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Proc Natl Acad Sci U S A. 1995 Jun 20;92(13):6102-6.

Domains of transcription factor Sp1 required for synergistic activation with sterol regulatory element binding protein 1 of low density lipoprotein receptor promoter.

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1
Department of Molecular Biology and Biochemistry, University of California, Irvine 92717-3900, USA.

Abstract

Feedback regulation of transcription from the low density lipoprotein (LDL) receptor gene is fundamentally important in the maintenance of intracellular sterol balance. The region of the LDL receptor promoter responsible for normal sterol regulation contains adjacent binding sites for the ubiquitous transcription factor Sp1 and the cholesterol-sensitive sterol regulatory element-binding proteins (SREBPs). Interestingly, both are essential for normal sterolmediated regulation of the promoter. The cooperation by Sp1 and SREBP-1 occurs at two steps in the activation process. SREBP-1 stimulates the binding of Sp1 to its adjacent recognition site in the promoter followed by enhanced stimulation of transcription after both proteins are bound to DNA. In the present report, we have defined the protein domains of Sp1 that are required for both synergistic DNA binding and transcriptional activation. The major activation domains of Sp1 that have previously been shown to be essential to activation of promoters containing multiple Sp1 sites are required for activation of the LDL receptor promoter. Additionally, the C domain is also crucial. This slightly acidic approximately 120-amino acid region is not required for efficient synergistic activation by multiple Sp1 sites or in combination with other recently characterized transcriptional regulators. We also show that Sp1 domain C is essential for full, enhanced DNA binding by SREBP-1. Taken together with other recent studies on the role of Sp1 in promoter activation, the current experiments suggest a unique combinatorial mechanism for promoter activation by two distinct transcription factors that are both essential to intracellular cholesterol homeostasis.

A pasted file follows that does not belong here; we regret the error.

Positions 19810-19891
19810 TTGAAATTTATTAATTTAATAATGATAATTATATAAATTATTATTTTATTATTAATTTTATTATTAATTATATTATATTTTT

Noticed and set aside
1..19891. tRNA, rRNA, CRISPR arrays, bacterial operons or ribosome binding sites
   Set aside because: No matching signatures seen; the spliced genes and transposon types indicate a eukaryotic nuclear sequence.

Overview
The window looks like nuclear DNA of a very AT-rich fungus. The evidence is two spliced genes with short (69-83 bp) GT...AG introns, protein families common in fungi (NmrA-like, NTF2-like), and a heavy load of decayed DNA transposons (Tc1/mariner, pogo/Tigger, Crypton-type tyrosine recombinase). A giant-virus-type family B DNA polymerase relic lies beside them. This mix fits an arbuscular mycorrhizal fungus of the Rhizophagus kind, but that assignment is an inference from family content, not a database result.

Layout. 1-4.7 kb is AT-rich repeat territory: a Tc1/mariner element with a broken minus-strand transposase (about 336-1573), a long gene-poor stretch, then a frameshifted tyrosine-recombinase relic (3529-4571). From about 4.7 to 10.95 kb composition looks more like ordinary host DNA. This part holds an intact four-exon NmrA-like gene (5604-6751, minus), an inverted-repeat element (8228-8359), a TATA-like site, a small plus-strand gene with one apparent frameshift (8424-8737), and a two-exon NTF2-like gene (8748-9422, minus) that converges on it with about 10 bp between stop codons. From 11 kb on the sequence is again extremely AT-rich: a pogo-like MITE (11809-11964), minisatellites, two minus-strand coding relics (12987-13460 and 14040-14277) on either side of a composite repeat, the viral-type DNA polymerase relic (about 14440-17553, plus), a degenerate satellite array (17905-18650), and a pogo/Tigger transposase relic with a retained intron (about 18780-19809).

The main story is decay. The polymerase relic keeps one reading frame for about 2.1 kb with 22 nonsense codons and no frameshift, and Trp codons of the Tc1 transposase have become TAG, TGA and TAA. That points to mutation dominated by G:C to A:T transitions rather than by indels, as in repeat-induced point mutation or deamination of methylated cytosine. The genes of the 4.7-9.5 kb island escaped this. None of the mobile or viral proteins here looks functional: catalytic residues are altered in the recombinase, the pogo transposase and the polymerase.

PMID:
7597088
PMCID:
PMC41650
[Indexed for MEDLINE]
Free PMC Article
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